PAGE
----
NPE became NPE/Michael Foods in September, when NPE was  acquired by Post Holding, the third largest cereal company in the US that makes a number of familiar brand name cereals such as Cocoa Pebbles, Shredded Wheat, Raisin Bran, and Grape Nuts.

Post has been expanding and in 2014 purchased Michael Foods, a producer of egg and other food products.

In September 2016, Post purchased NPE, which produces cage-free and hard-boiled eggs at three plants including the one in Lansing, and combined it with Michael Foods.

Post reported net sales of $5 billion during its fiscal year 2016 and an operating profit of $545.7 million.

The walkout by NPE/Michael Foods workers in Lansing began October 17 about six weeks after Post announced its acquisition of NPE.

The workers who walked off the job returned to work on October 22, but on November 7 when they showed up for work, the company informed them that they were being replaced by temporary workers hired through NEXUS, a temporary staffing agency operating out of Hammond, Indiana.

The company also hired a security company called AFIMAC, which assists companies manage strikes and high risk employee terminations.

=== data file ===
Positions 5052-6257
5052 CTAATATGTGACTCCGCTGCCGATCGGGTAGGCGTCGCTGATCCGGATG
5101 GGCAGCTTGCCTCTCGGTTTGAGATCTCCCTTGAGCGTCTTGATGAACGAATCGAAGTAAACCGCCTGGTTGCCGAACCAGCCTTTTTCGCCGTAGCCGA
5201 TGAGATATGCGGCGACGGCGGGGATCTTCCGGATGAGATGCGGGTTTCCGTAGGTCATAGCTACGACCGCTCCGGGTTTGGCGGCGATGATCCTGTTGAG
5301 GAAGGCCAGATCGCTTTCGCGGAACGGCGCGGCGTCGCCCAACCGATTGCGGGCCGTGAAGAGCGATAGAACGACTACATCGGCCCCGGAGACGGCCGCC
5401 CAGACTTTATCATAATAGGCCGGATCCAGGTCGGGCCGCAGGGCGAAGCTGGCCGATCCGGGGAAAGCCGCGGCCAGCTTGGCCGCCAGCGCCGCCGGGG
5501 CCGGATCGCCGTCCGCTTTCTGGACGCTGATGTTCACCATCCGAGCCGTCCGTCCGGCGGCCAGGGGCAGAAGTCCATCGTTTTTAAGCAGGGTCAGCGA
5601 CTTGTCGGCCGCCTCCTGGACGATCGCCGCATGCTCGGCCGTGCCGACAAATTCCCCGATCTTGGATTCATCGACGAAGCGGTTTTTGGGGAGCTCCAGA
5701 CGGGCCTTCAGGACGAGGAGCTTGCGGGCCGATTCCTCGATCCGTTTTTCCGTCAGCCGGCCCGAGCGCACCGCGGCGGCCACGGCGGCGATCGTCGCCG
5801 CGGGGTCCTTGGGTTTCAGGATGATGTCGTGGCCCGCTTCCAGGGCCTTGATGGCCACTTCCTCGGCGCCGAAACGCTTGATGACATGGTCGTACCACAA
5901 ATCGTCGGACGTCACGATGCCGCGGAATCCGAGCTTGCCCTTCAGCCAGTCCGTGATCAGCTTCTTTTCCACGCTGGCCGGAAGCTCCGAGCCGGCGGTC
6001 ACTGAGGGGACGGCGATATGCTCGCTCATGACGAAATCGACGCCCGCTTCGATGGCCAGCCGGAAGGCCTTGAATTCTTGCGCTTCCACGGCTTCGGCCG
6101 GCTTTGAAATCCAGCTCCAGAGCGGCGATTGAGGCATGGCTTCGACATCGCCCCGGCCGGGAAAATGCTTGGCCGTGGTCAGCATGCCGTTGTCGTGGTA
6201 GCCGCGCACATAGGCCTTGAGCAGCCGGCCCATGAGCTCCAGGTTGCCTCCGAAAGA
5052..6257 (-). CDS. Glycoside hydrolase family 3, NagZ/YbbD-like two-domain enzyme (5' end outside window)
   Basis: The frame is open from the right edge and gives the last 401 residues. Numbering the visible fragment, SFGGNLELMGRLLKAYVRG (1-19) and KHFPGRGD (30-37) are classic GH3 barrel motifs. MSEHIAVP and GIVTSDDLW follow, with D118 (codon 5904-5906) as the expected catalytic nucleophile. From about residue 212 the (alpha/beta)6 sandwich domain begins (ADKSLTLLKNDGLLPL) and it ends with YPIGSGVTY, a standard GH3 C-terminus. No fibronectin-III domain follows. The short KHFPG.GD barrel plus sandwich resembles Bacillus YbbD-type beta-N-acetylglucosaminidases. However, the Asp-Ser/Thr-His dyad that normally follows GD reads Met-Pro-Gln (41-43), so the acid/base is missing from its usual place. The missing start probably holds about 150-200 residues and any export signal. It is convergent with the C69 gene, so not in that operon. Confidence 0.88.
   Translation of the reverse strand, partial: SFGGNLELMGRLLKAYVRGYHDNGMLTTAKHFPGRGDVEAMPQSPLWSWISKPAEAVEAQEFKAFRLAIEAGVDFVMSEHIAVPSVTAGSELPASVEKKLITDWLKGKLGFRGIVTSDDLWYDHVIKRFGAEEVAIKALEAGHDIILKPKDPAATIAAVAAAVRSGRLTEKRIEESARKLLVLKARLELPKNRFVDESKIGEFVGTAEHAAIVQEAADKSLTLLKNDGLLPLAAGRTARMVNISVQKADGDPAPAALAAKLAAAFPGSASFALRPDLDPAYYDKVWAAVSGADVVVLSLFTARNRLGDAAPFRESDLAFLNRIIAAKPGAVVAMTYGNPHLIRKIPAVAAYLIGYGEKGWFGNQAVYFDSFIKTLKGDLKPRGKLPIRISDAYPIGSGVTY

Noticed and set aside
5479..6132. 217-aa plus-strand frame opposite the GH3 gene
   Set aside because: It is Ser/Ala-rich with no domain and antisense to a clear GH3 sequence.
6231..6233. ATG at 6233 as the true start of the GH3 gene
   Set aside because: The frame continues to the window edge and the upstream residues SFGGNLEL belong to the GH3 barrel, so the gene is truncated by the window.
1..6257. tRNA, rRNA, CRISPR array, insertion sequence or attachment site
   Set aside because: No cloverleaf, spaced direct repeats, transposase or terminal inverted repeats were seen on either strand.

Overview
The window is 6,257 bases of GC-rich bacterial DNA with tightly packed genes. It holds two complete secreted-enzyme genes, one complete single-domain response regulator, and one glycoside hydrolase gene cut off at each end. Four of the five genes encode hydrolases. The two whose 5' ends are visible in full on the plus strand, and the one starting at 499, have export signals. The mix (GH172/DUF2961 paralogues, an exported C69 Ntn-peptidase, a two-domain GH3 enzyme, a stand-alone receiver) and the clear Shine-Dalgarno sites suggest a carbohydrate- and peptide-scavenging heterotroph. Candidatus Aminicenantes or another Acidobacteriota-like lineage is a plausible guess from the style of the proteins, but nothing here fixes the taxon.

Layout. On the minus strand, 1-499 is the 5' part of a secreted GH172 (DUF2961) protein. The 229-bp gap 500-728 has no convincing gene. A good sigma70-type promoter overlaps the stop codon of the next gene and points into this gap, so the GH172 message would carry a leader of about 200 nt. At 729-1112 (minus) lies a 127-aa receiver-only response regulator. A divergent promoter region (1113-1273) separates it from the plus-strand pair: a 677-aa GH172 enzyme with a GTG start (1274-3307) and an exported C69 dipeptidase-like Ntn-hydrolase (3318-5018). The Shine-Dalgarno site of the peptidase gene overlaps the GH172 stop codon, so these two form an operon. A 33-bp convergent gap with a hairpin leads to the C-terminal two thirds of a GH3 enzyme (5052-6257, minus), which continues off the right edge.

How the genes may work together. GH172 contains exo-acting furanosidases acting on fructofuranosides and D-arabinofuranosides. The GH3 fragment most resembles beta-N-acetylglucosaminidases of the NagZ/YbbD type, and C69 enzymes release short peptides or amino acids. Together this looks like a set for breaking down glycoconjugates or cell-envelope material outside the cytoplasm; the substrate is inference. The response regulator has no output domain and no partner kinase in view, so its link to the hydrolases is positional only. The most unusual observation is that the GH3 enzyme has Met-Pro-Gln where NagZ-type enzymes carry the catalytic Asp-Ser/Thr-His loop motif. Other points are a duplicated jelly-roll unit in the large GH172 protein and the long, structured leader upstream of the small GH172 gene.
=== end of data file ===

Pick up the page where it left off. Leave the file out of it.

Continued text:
Despite being locked out, the workers continued to fight for the right to join a union.

They filed for a union representation election.

On November 17, 100 locked out workers rallied at the NPE/Michael Foods processing facility in Lansing.

The rally took place on the day before the union election was to be held.

The election took place, but the results are pending because the company challenged 107 of the votes.

Jorge Mujica of Arise Chicago, a faith labor worker center that has been supporting the NPE/ Michael Foods workers, said that the unofficial vote count was 115 yes votes for the union and 23 no votes.

Local 881 has filed charges against NPE/Michael Foods for retaliating against the workers and interfering with their right to join a union to improve their working conditions.

14,000 NYC Uber and Lyft drivers sign union authorization cards

Uber and Lyft drivers in New York City rallied at the city’s Taxi and Limousine Commission on September 27 for the right to join a union.

The drivers at the rally were among the 14,000 Uber and Lyft ride share workers in the city who have signed union representation cards in response to an organizing campaign initiated by the Amalgamated Transit Union (ATU) Local 1181-1061.